First and foremost, Age of Empires III the board game is NOTHING like the video game. They share a title, thats about it. The game is very easy to learn, and the goal is to get from Europe to the New World and come out as the strongest colonial power. That said, there are multiple routes to this goal. You gain 'victory points' for controlling the most land, for having the best economy, for developing your lands the most efficiently, for going out and exploring the rest of the world (India, Africa, Japan, & the Phillipines just to name a few). If you want to warmonger, by all means that traditional route is still open as well. Due to the varied strategies you could follow to gain these victory points, each game can be very different in outcome. Hence the title, this is one of the most balanced and interesting games I have played in a long time. While a love is history is nice, you do not necessarily need it to play this game as well. It would be great for both the casual gamer as well as the more experienced players. All in all, this is a great buy.
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4 of 4 people found the following review helpful By Wolfram Bosch on January 22, 2010
First off, this game is nothing like the computer game by the same name. At all. Which is a good thing, as I don't think that the computer gameplay would translate to the tabletop very well.

This is a fun, exciting, well balanced, perfectly paced multiplayer game of imperialism, with lots of quality pieces and, most welcome of all, a minimal feeling of "blind luck" influencing events.

I'll address the last point first: everything, from resources, to units, to turn order, can be bought. You decide what you want, and how important it is to you, and then make sure you get it. There's no waiting to get what you need if you want it. Luck does arise when resources are made available, and also by keeping certain aspects of the newly explored lands secret until you explore there. But this just keeps things exciting.

The pacing is good too, which is a hard thing to get right in a complicated, 4+ hours game. It intensifies toward the end, rather than just become repetative. Part of that is probably from hardwiring a raising of stakes through the ages (more expensive/important buildlings and discoveries - similar to what Witches Brew does with its increasingly expensive & powerful cards); and part of the intensification is intrinsic to natural game flow.

The number of things you can do per turn is staggering at first, but adds fantastic depth. The range of strategies you can use is vast. You can go for an aggression/warfare approach, concentrate on colonization, or stock up on merchant ships and depend mostly on trade; or any combination, plus a heavy or light dependence on important buildings, or on exploration... It keeps the game really fresh, and the player feels like he's in a toystore with too many toys to play with.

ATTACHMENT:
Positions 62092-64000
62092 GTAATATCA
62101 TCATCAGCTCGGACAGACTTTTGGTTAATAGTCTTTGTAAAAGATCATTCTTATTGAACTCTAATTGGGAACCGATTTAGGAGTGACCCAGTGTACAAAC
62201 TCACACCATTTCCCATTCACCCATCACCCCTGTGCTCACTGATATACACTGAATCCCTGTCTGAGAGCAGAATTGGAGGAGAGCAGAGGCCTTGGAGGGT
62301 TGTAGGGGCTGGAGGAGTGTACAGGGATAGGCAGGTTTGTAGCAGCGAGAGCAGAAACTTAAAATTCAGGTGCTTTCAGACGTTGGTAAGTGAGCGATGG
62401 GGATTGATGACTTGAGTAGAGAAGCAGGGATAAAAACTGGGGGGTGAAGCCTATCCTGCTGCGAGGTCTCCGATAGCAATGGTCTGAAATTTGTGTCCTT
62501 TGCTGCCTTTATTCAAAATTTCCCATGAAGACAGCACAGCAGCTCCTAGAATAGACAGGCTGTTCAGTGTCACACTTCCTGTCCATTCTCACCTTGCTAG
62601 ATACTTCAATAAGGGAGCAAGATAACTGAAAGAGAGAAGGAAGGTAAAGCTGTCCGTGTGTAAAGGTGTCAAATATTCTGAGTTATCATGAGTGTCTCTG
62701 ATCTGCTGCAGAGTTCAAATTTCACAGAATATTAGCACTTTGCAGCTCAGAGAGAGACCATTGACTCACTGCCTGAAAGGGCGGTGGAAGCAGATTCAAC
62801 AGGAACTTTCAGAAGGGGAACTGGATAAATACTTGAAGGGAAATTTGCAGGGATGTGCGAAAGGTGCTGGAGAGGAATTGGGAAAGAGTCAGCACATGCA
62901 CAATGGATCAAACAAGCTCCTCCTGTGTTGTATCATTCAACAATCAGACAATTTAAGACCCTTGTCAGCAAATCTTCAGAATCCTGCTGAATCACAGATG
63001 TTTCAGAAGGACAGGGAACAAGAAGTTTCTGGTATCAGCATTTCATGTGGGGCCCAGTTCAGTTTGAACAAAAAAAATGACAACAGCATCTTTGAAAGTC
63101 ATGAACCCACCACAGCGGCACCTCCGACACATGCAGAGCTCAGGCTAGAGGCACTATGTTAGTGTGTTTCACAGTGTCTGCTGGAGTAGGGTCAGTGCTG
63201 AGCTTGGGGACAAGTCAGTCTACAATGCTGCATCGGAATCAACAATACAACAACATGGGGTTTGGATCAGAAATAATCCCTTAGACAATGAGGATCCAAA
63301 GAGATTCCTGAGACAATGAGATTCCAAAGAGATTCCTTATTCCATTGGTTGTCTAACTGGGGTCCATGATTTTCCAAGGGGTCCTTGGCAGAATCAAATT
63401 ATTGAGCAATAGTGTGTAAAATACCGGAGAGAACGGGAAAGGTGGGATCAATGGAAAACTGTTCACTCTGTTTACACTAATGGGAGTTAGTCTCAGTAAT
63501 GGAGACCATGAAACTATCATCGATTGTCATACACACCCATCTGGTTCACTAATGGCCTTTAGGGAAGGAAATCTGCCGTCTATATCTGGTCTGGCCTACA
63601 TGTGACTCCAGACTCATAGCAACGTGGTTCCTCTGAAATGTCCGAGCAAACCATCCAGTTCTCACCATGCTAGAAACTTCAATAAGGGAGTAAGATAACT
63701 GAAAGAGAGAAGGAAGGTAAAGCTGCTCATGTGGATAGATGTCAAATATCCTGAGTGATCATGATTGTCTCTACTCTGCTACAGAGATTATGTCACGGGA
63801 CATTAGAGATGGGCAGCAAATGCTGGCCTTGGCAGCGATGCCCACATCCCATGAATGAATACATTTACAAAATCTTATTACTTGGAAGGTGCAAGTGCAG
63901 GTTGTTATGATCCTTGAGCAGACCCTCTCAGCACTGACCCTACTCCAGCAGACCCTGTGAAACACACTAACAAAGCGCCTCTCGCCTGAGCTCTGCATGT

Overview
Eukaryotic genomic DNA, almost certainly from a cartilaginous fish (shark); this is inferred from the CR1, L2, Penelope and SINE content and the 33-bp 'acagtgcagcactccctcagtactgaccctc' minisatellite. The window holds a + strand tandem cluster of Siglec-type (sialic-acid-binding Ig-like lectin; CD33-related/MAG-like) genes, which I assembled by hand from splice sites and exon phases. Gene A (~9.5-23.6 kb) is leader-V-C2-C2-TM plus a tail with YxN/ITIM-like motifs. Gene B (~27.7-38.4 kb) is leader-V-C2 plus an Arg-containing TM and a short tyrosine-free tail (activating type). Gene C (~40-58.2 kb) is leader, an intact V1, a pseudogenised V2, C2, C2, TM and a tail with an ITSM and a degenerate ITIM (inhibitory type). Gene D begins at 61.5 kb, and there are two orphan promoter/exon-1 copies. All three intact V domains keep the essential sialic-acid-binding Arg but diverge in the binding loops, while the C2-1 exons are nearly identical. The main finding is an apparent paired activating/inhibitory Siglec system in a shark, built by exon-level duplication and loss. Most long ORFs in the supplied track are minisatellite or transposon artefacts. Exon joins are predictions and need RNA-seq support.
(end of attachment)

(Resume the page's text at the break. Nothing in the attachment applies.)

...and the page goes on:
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6 of 7 people found the following review helpful By George Blichar on December 3, 2009
I wasn't really expecting much from a board game based off of a video game, but saw that it was ranked VERY highly on [...]. Picked this up for 30 bucks on discount at my local comic shop, which helped to sway my decision to get it.

If you've ever played any worker placement games ala Stone Age or Pillars of the Earth but felt like the things you were doing in it didn't really amount to very much, this game changes that. Everything you do correlates to something else going on in the game which you can use to get points later on. You can never truly count yourself out of this one, which is partly what makes it so great! Claim territory, Discover new lands, gain money with goods; all will hopefully pay off for you in the end. Oh, there is also a fighting mechanism (which I got demolished by the last time I played) which adds a whole lot more competition when claiming the new world for points.

Despite some reviewers complaints, once you play through a round or two, you really start to get the hang of what is going on and start thinking "I hope the other guy doesn't take the spot I want!" Streamlined, relatively simple and VERY LITTLE DOWN TIME! Great game and I highly recommend it!